Cellular and developmental biologists study the structure and processes of cells and developing organisms and how these may relate to human health. The Ph.D. programs can be completed within six to seven years. Students spend the first few years narrowing their interests, and often specialize in an area such as cellular physiology, genetics or membrane protein synthesis. Students also complete advanced coursework and participate in seminar discussions about research in their niche, for example, biomedicine or animal genomics.
Advanced research is completed under the guidance of a mentor during the last years of candidacy, culminating in a written dissertation and oral defense. Most programs also require graduate students to spend part of their time teaching lower-division classes.
Most schools require applicants to have a master's or bachelor's degree in a related field, such as molecular biology or biochemistry, in order to qualify for admission. Students must also submit their scores from the Graduate Record Examination and have maintained a high GPA in previous college-level science coursework.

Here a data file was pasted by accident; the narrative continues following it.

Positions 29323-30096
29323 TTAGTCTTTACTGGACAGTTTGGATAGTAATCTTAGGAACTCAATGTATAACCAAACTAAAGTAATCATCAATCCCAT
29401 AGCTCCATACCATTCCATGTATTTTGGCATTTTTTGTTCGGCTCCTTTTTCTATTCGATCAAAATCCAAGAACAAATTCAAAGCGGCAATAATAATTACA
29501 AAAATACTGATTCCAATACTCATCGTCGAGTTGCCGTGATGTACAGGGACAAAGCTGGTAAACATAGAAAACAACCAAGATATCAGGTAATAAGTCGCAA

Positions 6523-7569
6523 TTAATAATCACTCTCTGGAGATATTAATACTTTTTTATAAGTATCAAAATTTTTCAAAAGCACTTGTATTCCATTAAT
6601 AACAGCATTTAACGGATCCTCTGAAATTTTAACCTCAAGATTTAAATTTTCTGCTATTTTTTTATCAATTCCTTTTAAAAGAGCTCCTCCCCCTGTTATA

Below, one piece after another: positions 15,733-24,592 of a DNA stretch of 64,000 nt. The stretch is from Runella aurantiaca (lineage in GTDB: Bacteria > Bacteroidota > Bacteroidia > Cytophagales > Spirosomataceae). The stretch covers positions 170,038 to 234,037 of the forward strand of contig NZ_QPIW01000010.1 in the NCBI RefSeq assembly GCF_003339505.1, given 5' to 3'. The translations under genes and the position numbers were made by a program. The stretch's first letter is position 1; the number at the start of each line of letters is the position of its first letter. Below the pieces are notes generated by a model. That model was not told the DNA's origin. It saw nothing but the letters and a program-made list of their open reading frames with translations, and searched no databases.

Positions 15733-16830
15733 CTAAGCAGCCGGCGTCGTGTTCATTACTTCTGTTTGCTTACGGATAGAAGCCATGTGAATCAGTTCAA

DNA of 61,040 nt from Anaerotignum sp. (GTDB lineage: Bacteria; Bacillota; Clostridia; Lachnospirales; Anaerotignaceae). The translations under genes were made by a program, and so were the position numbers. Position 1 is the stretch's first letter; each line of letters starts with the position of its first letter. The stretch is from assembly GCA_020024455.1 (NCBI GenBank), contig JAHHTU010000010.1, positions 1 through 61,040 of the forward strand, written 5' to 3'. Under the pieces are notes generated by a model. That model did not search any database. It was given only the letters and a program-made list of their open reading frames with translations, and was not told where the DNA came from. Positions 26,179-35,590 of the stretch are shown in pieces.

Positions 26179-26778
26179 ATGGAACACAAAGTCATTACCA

Find schools that offer these popular programs
- Cellular and Molecular Biology
- Cellular Biology and Histology
- Embryology and Developmental Biology
Ph.D. in Cell and Developmental Biology
Courses touch on advanced studies in the physiological structure of cells, biochemical reactions and cellular generation. Students might complete courses in topics such as:
- Human embryonic development
- Assisted reproductive technology
- Ethics of science research
- Cellular morphogenesis
- Bacterial pathogenesis
Employment Outlook and Salary Information
Depending on their field of specialization, cellular and developmental biologists might work in one of several related fields, including cancer, stem cell or genetic research. As a result, salaries and employment opportunities can vary. According to the U.S. Bureau of Labor Statistics (BLS), employment of biochemists and biophysicists was expected to increase 8% between the years 2014 and 2024 (www.bls.gov). The BLS reported the mean annual wage of biochemists or biophysicists employed in scientific research and development was $97,530 as of May 2015.
Students pursuing a Ph.D. in Cell and Developmental Biology examine all aspects of cell growth and development. Graduates can expect positive job growth as biochemists or biophysicists.